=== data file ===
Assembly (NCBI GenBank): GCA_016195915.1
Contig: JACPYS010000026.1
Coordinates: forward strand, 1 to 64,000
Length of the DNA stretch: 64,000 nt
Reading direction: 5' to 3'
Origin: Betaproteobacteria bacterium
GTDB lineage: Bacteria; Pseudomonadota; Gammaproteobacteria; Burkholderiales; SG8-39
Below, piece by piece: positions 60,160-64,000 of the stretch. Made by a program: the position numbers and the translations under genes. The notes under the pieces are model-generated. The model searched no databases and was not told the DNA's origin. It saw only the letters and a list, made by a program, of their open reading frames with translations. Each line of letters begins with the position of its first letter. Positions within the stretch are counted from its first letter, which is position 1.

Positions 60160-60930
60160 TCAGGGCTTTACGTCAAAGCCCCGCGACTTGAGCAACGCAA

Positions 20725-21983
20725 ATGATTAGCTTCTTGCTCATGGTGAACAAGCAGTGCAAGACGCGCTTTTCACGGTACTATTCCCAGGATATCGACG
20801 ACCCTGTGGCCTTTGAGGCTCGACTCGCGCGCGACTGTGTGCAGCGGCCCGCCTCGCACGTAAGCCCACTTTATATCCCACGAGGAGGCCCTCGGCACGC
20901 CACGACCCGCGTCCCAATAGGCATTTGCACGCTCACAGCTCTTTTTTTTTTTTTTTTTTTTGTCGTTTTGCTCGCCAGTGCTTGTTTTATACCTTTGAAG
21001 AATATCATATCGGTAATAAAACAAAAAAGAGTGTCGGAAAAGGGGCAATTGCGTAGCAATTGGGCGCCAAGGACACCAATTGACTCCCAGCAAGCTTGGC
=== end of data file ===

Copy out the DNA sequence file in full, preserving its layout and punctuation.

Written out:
Assembly (NCBI GenBank): GCA_016195915.1
Contig: JACPYS010000026.1
Coordinates: forward strand, 1 to 64,000
Length of the DNA stretch: 64,000 nt
Reading direction: 5' to 3'
Origin: Betaproteobacteria bacterium
GTDB lineage: Bacteria; Pseudomonadota; Gammaproteobacteria; Burkholderiales; SG8-39
Below, piece by piece: positions 60,160-64,000 of the stretch. Made by a program: the position numbers and the translations under genes. The notes under the pieces are model-generated. The model searched no databases and was not told the DNA's origin. It saw only the letters and a list, made by a program, of their open reading frames with translations. Each line of letters begins with the position of its first letter. Positions within the stretch are counted from its first letter, which is position 1.

Positions 60160-60930
60160 TCAGGGCTTTACGTCAAAGCCCCGCGACTTGAGCAACGCAA

Positions 20725-21983
20725 ATGATTAGCTTCTTGCTCATGGTGAACAAGCAGTGCAAGACGCGCTTTTCACGGTACTATTCCCAGGATATCGACG
20801 ACCCTGTGGCCTTTGAGGCTCGACTCGCGCGCGACTGTGTGCAGCGGCCCGCCTCGCACGTAAGCCCACTTTATATCCCACGAGGAGGCCCTCGGCACGC
20901 CACGACCCGCGTCCCAATAGGCATTTGCACGCTCACAGCTCTTTTTTTTTTTTTTTTTTTTGTCGTTTTGCTCGCCAGTGCTTGTTTTATACCTTTGAAG
21001 AATATCATATCGGTAATAAAACAAAAAAGAGTGTCGGAAAAGGGGCAATTGCGTAGCAATTGGGCGCCAAGGACACCAATTGACTCCCAGCAAGCTTGGC